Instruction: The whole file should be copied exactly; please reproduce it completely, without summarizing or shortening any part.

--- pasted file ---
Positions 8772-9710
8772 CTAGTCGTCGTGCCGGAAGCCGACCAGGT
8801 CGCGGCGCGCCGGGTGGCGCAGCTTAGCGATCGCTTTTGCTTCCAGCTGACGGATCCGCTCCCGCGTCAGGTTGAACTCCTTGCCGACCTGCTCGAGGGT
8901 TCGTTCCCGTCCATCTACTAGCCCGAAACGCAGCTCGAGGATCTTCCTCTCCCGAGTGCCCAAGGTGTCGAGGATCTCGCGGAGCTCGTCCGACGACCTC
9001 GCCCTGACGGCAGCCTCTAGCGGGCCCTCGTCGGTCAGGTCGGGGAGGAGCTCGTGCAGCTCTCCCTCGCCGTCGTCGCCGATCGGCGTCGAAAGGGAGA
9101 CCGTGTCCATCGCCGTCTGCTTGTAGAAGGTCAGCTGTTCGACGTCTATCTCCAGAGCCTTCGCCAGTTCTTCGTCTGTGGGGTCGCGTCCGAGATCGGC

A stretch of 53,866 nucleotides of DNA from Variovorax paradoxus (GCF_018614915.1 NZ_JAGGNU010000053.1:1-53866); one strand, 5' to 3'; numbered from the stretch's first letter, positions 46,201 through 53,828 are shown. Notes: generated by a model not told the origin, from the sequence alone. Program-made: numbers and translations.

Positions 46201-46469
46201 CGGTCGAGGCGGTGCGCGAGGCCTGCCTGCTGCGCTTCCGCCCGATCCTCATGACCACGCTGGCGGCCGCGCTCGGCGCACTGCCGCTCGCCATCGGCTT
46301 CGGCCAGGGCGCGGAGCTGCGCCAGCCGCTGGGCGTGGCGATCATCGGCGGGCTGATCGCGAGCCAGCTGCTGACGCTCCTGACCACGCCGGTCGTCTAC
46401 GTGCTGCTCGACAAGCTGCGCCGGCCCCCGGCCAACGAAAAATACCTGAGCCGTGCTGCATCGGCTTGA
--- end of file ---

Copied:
Positions 8772-9710
8772 CTAGTCGTCGTGCCGGAAGCCGACCAGGT
8801 CGCGGCGCGCCGGGTGGCGCAGCTTAGCGATCGCTTTTGCTTCCAGCTGACGGATCCGCTCCCGCGTCAGGTTGAACTCCTTGCCGACCTGCTCGAGGGT
8901 TCGTTCCCGTCCATCTACTAGCCCGAAACGCAGCTCGAGGATCTTCCTCTCCCGAGTGCCCAAGGTGTCGAGGATCTCGCGGAGCTCGTCCGACGACCTC
9001 GCCCTGACGGCAGCCTCTAGCGGGCCCTCGTCGGTCAGGTCGGGGAGGAGCTCGTGCAGCTCTCCCTCGCCGTCGTCGCCGATCGGCGTCGAAAGGGAGA
9101 CCGTGTCCATCGCCGTCTGCTTGTAGAAGGTCAGCTGTTCGACGTCTATCTCCAGAGCCTTCGCCAGTTCTTCGTCTGTGGGGTCGCGTCCGAGATCGGC

A stretch of 53,866 nucleotides of DNA from Variovorax paradoxus (GCF_018614915.1 NZ_JAGGNU010000053.1:1-53866); one strand, 5' to 3'; numbered from the stretch's first letter, positions 46,201 through 53,828 are shown. Notes: generated by a model not told the origin, from the sequence alone. Program-made: numbers and translations.

Positions 46201-46469
46201 CGGTCGAGGCGGTGCGCGAGGCCTGCCTGCTGCGCTTCCGCCCGATCCTCATGACCACGCTGGCGGCCGCGCTCGGCGCACTGCCGCTCGCCATCGGCTT
46301 CGGCCAGGGCGCGGAGCTGCGCCAGCCGCTGGGCGTGGCGATCATCGGCGGGCTGATCGCGAGCCAGCTGCTGACGCTCCTGACCACGCCGGTCGTCTAC
46401 GTGCTGCTCGACAAGCTGCGCCGGCCCCCGGCCAACGAAAAATACCTGAGCCGTGCTGCATCGGCTTGA